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dc.contributor.advisorCelia A. Schiffer, Ph.D.
dc.contributor.authorRomano, Keith P.
dc.date2022-08-11T08:08:43.000
dc.date.accessioned2022-08-23T16:05:34Z
dc.date.available2022-08-23T16:05:34Z
dc.date.issued2011-05-31
dc.date.submitted2011-10-22
dc.identifier.doi10.13028/2bmp-kp97
dc.identifier.urihttp://hdl.handle.net/20.500.14038/31895
dc.description.abstractHCV afflicts many millions of people globally, and antiviral therapies are often ineffective and intolerable. The Food and Drug Administration approved the HCV protease inhibitors telaprevir and boceprevir in May 2011, marking an important milestone in anti-HCV research over the past two decades. Nevertheless, severe drug side effects of combination therapy – flu-like symptoms, depression and anemia – limit patient adherence to treatment regimens. The acquisition of resistance challenges the long-term efficacy of antiviral therapies, including protease inhibitors, as suboptimal dosing allows for the selection of drug resistant viral variants. A better understanding of the molecular basis of drug resistance is therefore central to developing future generation protease inhibitors that retain potency against a broader spectrum of HCV strains. To this end, my research characterizes the molecular basis of drug resistance against HCV protease inhibitors. Chapter II defines the mode of substrate recognition by the common volume shared by NS3/4A substrate products – the substrate envelope. Chapter III then correlates patterns of drug resistance to regions where drugs protrude from the substrate envelope. Lastly, Chapter IV elucidates the molecular underpinnings of resistance against four leading protease inhibitors – telaprevir, danoprevir, vaniprevir and MK-5172 – and provides practical approaches to designing novel drugs that are less susceptible to resistance. I ultimately hope my work appeals to the broader biomedical community of virologists, medicinal chemists and clinicians, who struggle to understand HCV and other human pathogens in the face of rapid disease evolution.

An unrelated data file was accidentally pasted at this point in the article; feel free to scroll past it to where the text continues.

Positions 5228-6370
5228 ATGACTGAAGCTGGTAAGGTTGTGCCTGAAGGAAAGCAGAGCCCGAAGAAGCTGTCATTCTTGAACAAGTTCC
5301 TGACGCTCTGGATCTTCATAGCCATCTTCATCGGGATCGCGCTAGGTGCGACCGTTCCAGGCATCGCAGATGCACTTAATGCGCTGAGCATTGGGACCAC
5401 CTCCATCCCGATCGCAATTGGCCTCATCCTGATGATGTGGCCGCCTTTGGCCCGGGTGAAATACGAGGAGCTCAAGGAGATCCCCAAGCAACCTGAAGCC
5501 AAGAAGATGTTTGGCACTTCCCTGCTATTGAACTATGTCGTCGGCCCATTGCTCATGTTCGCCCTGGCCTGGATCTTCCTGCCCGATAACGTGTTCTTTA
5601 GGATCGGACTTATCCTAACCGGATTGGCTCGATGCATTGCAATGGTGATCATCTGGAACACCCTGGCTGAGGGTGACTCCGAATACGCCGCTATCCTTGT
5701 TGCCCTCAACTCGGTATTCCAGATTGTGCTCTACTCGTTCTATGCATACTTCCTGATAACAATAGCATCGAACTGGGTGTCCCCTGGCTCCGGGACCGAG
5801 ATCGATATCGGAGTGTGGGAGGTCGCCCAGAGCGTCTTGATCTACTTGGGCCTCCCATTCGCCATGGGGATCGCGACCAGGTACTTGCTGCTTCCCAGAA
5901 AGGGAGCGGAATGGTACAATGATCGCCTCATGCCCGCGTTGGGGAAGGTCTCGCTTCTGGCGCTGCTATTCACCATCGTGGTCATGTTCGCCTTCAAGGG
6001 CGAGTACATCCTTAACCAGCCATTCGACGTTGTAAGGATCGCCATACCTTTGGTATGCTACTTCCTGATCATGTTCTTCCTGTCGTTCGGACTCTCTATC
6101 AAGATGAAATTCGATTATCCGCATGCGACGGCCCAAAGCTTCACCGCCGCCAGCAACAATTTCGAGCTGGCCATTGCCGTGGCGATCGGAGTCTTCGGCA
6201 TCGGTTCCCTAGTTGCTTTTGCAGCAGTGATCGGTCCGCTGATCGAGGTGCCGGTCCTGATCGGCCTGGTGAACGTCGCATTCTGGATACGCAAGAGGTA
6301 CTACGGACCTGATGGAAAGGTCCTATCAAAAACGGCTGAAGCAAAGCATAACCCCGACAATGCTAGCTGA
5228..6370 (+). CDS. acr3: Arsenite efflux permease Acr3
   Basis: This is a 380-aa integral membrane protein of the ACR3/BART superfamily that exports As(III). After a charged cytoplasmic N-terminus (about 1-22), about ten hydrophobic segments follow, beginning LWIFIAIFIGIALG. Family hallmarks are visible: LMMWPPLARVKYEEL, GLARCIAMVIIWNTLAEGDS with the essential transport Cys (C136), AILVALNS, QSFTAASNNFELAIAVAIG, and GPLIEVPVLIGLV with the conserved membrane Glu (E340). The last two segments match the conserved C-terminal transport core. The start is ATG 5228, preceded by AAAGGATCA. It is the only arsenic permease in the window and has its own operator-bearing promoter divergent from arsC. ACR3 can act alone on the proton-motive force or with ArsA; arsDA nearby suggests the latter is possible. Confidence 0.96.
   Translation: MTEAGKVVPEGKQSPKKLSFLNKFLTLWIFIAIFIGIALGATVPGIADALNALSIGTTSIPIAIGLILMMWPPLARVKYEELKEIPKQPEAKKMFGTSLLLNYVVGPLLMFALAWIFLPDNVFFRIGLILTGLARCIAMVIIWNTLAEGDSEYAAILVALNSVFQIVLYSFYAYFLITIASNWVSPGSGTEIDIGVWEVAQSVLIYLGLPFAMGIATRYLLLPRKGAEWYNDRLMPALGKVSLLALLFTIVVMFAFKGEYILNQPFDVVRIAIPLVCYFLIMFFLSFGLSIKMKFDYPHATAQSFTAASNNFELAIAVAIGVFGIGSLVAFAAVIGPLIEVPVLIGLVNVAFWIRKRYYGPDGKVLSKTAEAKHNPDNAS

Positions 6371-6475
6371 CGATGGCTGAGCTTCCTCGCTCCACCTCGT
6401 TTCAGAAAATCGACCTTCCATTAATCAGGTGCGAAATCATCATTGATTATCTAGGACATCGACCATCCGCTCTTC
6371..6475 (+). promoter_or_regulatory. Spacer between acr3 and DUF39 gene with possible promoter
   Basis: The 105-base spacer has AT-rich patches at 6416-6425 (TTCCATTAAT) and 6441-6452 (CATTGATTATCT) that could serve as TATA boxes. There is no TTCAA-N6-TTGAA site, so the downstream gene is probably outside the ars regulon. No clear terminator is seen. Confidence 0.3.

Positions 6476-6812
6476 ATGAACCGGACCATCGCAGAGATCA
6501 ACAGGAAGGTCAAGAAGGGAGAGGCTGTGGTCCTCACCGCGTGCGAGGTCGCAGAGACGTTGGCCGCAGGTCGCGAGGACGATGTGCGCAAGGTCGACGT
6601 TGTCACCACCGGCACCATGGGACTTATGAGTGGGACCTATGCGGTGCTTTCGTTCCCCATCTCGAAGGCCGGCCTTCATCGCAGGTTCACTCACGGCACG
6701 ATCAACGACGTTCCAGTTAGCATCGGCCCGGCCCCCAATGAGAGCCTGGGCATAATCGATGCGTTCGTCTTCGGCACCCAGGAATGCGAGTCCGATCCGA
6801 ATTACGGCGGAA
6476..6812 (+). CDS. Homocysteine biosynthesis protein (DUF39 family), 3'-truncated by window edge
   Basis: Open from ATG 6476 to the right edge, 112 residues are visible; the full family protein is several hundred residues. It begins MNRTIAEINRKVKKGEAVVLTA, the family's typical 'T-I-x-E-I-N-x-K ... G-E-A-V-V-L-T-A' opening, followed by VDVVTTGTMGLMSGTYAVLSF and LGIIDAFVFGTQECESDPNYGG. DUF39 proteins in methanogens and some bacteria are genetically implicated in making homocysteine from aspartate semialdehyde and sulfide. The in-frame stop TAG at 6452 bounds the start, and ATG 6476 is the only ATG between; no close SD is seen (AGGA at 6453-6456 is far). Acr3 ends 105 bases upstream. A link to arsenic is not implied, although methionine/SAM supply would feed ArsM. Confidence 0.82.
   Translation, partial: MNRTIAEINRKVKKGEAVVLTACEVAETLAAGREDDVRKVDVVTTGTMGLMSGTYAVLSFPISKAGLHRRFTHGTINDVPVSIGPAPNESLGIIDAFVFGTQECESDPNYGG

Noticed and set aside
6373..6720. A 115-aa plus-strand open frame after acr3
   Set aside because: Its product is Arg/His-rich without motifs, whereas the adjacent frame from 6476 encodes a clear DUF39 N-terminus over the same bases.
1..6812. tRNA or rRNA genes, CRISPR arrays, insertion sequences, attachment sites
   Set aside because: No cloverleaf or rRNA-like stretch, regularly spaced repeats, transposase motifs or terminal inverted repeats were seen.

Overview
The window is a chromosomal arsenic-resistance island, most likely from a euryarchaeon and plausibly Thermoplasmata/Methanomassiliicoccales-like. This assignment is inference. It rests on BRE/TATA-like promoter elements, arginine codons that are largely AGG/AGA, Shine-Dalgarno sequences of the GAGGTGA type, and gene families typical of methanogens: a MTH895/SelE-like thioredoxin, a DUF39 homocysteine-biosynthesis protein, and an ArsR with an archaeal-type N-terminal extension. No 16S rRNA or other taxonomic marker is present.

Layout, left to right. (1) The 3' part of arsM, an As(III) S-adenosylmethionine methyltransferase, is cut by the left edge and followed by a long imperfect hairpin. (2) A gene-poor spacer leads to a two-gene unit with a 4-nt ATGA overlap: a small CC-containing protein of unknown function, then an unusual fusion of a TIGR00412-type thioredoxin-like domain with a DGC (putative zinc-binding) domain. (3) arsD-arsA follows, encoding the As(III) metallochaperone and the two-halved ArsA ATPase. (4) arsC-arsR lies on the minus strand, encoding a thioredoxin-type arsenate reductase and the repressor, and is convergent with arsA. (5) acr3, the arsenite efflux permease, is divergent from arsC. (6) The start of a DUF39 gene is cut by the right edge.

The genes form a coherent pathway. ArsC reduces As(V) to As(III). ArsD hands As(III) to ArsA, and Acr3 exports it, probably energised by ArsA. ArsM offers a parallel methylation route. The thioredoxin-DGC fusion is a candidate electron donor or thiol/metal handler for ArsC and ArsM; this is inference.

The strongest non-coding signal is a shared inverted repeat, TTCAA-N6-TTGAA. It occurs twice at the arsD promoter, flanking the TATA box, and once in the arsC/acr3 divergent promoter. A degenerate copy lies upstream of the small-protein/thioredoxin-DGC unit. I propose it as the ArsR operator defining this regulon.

dc.language.isoen_US
dc.rightsCopyright is held by the author, with all rights reserved.
dc.subjectDrug Resistance
dc.subjectViral
dc.subjectHepacivirus
dc.subjectViral Nonstructural Proteins
dc.subjectProtease Inhibitors
dc.subjectAmino Acids, Peptides, and Proteins
dc.subjectBiochemistry, Biophysics, and Structural Biology
dc.subjectChemical Actions and Uses
dc.subjectDigestive System Diseases
dc.subjectPharmaceutical Preparations
dc.subjectTherapeutics
dc.subjectVirology
dc.subjectVirus Diseases
dc.subjectViruses
dc.titleMechanisms of Substrate Recognition by HCV NS3/4A Protease Provide Insights Into Drug Resistance: A Dissertation
dc.typeDoctoral Dissertation
dc.identifier.legacyfulltexthttps://escholarship.umassmed.edu/cgi/viewcontent.cgi?article=1560&context=gsbs_diss&unstamped=1
dc.identifier.legacycoverpagehttps://escholarship.umassmed.edu/gsbs_diss/554
dc.legacy.embargo2012-08-29T00:00:00-07:00
dc.identifier.contextkey2308678
refterms.dateFOA2022-08-30T03:31:24Z
html.description.abstract<p>HCV afflicts many millions of people globally, and antiviral therapies are often ineffective and intolerable. The Food and Drug Administration approved the HCV protease inhibitors telaprevir and boceprevir in May 2011, marking an important milestone in anti-HCV research over the past two decades. Nevertheless, severe drug side effects of combination therapy – flu-like symptoms, depression and anemia – limit patient adherence to treatment regimens. The acquisition of resistance challenges the long-term efficacy of antiviral therapies, including protease inhibitors, as suboptimal dosing allows for the selection of drug resistant viral variants. A better understanding of the molecular basis of drug resistance is therefore central to developing future generation protease inhibitors that retain potency against a broader spectrum of HCV strains.</p> <p>To this end, my research characterizes the molecular basis of drug resistance against HCV protease inhibitors. Chapter II defines the mode of substrate recognition by the common volume shared by NS3/4A substrate products – the substrate envelope. Chapter III then correlates patterns of drug resistance to regions where drugs protrude from the substrate envelope. Lastly, Chapter IV elucidates the molecular underpinnings of resistance against four leading protease inhibitors – telaprevir, danoprevir, vaniprevir and MK-5172 – and provides practical approaches to designing novel drugs that are less susceptible to resistance. I ultimately hope my work appeals to the broader biomedical community of virologists, medicinal chemists and clinicians, who struggle to understand HCV and other human pathogens in the face of rapid disease evolution.</p>
dc.identifier.submissionpathgsbs_diss/554
dc.contributor.departmentBiochemistry and Molecular Pharmacology Program
dc.description.thesisprogramBiochemistry and Molecular Pharmacology


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